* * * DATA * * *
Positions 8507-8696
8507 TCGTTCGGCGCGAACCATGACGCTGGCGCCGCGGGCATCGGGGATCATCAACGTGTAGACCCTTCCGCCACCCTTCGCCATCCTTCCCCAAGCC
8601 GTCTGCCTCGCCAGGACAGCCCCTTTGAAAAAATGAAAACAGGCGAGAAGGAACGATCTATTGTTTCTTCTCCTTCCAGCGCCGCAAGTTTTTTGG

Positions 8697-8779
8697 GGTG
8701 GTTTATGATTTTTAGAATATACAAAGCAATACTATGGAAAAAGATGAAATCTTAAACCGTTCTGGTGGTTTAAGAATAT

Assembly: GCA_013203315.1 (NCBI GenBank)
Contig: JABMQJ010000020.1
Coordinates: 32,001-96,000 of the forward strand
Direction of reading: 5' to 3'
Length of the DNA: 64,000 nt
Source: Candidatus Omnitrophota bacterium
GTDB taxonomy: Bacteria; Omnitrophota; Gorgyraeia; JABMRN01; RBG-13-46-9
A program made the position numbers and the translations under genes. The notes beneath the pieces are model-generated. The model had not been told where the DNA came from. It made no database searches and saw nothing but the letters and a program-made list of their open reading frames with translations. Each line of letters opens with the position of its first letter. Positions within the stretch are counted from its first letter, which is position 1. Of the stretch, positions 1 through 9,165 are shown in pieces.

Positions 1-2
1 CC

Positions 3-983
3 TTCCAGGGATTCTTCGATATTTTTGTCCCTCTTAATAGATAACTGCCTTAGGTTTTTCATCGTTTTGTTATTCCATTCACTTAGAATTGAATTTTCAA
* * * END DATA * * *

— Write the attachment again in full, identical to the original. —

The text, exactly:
Positions 8507-8696
8507 TCGTTCGGCGCGAACCATGACGCTGGCGCCGCGGGCATCGGGGATCATCAACGTGTAGACCCTTCCGCCACCCTTCGCCATCCTTCCCCAAGCC
8601 GTCTGCCTCGCCAGGACAGCCCCTTTGAAAAAATGAAAACAGGCGAGAAGGAACGATCTATTGTTTCTTCTCCTTCCAGCGCCGCAAGTTTTTTGG

Positions 8697-8779
8697 GGTG
8701 GTTTATGATTTTTAGAATATACAAAGCAATACTATGGAAAAAGATGAAATCTTAAACCGTTCTGGTGGTTTAAGAATAT

Assembly: GCA_013203315.1 (NCBI GenBank)
Contig: JABMQJ010000020.1
Coordinates: 32,001-96,000 of the forward strand
Direction of reading: 5' to 3'
Length of the DNA: 64,000 nt
Source: Candidatus Omnitrophota bacterium
GTDB taxonomy: Bacteria; Omnitrophota; Gorgyraeia; JABMRN01; RBG-13-46-9
A program made the position numbers and the translations under genes. The notes beneath the pieces are model-generated. The model had not been told where the DNA came from. It made no database searches and saw nothing but the letters and a program-made list of their open reading frames with translations. Each line of letters opens with the position of its first letter. Positions within the stretch are counted from its first letter, which is position 1. Of the stretch, positions 1 through 9,165 are shown in pieces.

Positions 1-2
1 CC

Positions 3-983
3 TTCCAGGGATTCTTCGATATTTTTGTCCCTCTTAATAGATAACTGCCTTAGGTTTTTCATCGTTTTGTTATTCCATTCACTTAGAATTGAATTTTCAA